Do liquid yeast need a starter?

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Collikunas

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We've brewed a half a dozen or so pre-measured brewkits (usually Brewers Best) and have started playing with clone recipes out of a recipe book and following them exactly. However, the Newcastle we brewed has been fermenting and the airlock is still actively bubbling after over three weeks and the Sam Adams Boston lager is super slow and we thought maybe inactive yeast.

Tasted the Newcastle today, tastes awful like a sweet yeasty mess and added more liquid yeast to the SA and still little fermentation going on.

We've been racking our brains about what is going on, and stumbled upon a hypothesis: the yeast in all the kits was dry yeast and now we're using liquid yeast and not making a starter. We've read contradicting reports to and not to make starters for the yeast. Any thoughts this could be the cause of our clone brew fails(and do you think they're already failed and drain worthy?)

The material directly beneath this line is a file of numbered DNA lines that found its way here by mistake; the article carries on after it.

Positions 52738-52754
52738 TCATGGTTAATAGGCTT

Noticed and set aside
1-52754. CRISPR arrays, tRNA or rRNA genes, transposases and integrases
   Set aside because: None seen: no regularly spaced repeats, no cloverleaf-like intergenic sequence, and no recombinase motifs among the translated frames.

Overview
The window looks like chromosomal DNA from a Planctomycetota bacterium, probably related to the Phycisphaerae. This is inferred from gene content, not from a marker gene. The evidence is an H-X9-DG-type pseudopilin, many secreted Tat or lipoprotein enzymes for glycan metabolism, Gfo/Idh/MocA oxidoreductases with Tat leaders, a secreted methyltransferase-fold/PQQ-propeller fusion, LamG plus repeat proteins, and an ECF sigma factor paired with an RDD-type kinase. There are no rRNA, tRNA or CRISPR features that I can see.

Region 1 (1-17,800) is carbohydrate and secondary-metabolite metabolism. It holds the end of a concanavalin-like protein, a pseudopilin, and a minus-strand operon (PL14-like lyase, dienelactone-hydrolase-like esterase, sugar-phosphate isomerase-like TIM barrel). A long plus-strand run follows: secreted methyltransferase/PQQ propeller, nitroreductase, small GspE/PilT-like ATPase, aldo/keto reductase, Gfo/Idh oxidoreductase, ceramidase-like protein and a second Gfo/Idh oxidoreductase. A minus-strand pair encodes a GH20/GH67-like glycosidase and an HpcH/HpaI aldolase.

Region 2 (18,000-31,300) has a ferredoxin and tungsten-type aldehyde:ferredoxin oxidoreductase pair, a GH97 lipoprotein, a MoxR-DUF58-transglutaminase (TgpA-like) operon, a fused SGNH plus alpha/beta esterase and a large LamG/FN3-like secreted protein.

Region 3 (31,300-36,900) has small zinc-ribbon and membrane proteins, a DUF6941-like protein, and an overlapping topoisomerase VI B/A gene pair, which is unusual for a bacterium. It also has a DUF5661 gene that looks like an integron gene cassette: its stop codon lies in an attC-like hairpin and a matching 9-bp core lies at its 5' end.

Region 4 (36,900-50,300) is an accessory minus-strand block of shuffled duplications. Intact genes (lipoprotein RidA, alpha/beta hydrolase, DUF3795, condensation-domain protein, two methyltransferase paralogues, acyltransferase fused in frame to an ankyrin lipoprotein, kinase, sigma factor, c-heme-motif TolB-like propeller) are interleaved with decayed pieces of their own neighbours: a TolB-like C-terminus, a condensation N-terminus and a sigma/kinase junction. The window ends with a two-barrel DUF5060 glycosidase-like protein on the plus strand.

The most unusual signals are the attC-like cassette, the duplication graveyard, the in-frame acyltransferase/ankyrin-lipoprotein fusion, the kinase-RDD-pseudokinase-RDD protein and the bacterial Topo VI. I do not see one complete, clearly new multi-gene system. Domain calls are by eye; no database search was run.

Thanks!!
 

Gear101

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Yes and No, I have done both, but as of lately I have been making a big starter and saving some of the yeast back, rather that wash yeast at the end of the brew.
Some of the higher gravity beers you’ll need a start, but just yesterday I made a Hefe Beer and used a smack pack and never started it, but they are kind of their own starter, that really just wakes up the yeast.
 
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Collikunas

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So, two more questions:
1. The not delicious flavor of Newcastle, may still go away? Just give it more time you think?

2. If we wanted to brew an IPA today, should I grab dry yeast and then use the liquid with a starter next time I brew?

Thanks again!
 

MrManifesto

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Smack packs aren't starters. They give the yeast some nutrients but do nothing to give you a pitchable number. There's really no reason not to make some kind of starter and it's going to help you out with this kind of thing.
 

Gear101

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The Newcastle, that’s a long time to still be bubbling, have you taken a gravity reading?

As for the dry yeast, same thing, you can start (rehydrate) it so there is less lag time and strong fermentation or just pitch it dry.
 

Gear101

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Smack packs aren't starters. They give the yeast some nutrients but do nothing to give you a pitchable number. There's really no reason not to make some kind of starter and it's going to help you out with this kind of thing.